Behind the Academic Curtain: How to Find Success and Happiness with a PhD
Frank F. Furstenberg
Chicago, IL: University of Chicago Press, 2013 (xvi + 186 pages, ISBN 978-0-226-06610-3, $15.00)
In this superb book, sociologist Frank F. Furstenberg offers readers a sweeping description of the five stages of an academic’s career from graduate school, to choosing a career in (or outside of) the academy, to tenure review, all the way to retirement. The author, who is an Emeritus Professor of Sociology at the University of Pennsylvania, provides graduate students and professors his personal reflections on the many twists and turns that every PhD will face in his or her career. In today’s difficult economic climate, coupled with the precipitous drop in enrollments in the Humanities across the board, Furstenberg’s realistic explanation of what it takes to succeed while traversing the marathon of graduate studies and then landing either a research or liberal arts teaching faculty position should be mandatory reading for anyone considering a doctorate in religious studies. While an academic career is rightly coveted by many young and ambitious minds coming out of college, this book in many ways provides a much-needed reality check.
The book contains five chapters. In Chapter 1, “Entering Graduate School,” the author chronicles the various professional and emotional stages that graduate students experience. He emphasizes the amount of hard work, consistent self-doubt, and high level of competition that students face, and provides information about doctoral exams, writing a dissertation, dealing with faculty, and retaining funding.
Chapter 2, “An Academic Career or Not?” delineates the various options, or plan B’s, that a recent PhD has with respect to finding meaningful work, alongside some sobering statistics about the slashing of available positions of tenure-track jobs in today’s market. Furstenberg explains the steps one goes through when searching for an academic position (for example, the application process, postdoctoral fellowships, campus interviews, and contract negotiations).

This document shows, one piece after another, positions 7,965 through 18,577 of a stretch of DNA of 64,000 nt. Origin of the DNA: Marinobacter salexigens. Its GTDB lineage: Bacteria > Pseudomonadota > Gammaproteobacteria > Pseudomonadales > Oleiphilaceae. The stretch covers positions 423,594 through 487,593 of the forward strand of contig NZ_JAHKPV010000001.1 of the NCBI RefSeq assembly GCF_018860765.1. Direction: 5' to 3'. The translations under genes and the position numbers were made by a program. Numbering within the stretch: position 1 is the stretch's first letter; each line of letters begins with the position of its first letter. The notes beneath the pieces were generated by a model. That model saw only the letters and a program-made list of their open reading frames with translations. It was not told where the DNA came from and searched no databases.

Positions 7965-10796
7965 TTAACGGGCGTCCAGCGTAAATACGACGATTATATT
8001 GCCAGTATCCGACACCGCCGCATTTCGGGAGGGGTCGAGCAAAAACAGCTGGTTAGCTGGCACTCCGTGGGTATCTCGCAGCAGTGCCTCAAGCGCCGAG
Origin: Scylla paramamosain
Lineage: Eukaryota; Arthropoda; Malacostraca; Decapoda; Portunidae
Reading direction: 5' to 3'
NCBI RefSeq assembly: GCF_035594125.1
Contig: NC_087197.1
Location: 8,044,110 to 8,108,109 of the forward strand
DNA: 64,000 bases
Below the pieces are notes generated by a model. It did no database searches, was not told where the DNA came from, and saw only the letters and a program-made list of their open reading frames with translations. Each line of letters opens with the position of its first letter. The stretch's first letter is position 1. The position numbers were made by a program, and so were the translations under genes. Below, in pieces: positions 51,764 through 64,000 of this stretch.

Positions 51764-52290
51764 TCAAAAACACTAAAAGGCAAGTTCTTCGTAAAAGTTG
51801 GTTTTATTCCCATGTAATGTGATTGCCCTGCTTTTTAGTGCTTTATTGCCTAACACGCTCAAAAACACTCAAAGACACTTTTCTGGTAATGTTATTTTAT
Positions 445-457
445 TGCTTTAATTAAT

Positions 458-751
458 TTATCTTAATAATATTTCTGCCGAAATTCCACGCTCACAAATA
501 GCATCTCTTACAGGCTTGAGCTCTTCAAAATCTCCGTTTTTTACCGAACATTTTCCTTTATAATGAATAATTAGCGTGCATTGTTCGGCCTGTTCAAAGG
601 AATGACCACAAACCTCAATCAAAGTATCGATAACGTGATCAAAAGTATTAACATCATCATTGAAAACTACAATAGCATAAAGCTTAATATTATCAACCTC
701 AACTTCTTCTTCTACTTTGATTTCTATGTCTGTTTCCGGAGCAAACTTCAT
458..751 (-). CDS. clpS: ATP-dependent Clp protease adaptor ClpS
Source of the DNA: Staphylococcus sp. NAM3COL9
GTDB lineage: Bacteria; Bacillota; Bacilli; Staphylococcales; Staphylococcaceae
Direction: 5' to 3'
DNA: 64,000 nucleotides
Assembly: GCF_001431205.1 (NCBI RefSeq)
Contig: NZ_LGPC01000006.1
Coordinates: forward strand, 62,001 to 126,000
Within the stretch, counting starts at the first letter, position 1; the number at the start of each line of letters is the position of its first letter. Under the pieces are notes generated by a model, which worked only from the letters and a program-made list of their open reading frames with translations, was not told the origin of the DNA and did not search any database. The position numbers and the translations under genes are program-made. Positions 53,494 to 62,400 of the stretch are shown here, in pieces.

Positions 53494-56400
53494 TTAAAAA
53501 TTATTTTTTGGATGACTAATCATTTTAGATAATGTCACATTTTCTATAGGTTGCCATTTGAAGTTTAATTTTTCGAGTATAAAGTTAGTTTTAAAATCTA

Chapter 3, “Being an Assistant Professor,” describes the many challenges experienced when transitioning from graduate student to professor. Among the important topics the author discusses are acculturating to one’s home department, building a positive rapport with colleagues, choosing how and when to live up to the expectations of service, and managing the often heavy burden of teaching, all while not allowing one’s research to lag. With respect to research, the author includes useful advice on how to circulate one’s work and network at conferences and other venues. The chapter concludes with a helpful ten-page treatment of the nuts and bolts of the tenure process.
Chapters 4 and 5 are concerned with the new tests that PhD’s face in the middle and end of their careers, such as avoiding complacency, grappling with intensified responsibilities of university and disciplinary service, training graduate students, and considering retirement. As the author himself notes, most of the publications on academic careers center on the beginning stages of one’s career, so these two chapters represent a unique contribution to the literature.
In sum, Behind the Academic Curtain is an excellent summation of the stages, rewards, and challenges that every PhD in religious studies will face in his or her career. Tenured professors will be less likely to pick up this book to find new revelations or affirm what they already experience, but they should nevertheless know about it and may want to assign it as mandatory reading for undergraduates interested in graduate school, or graduate students working under their tutelage, who remain unclear about the path ahead of them.
Jason Sion Mokhtarian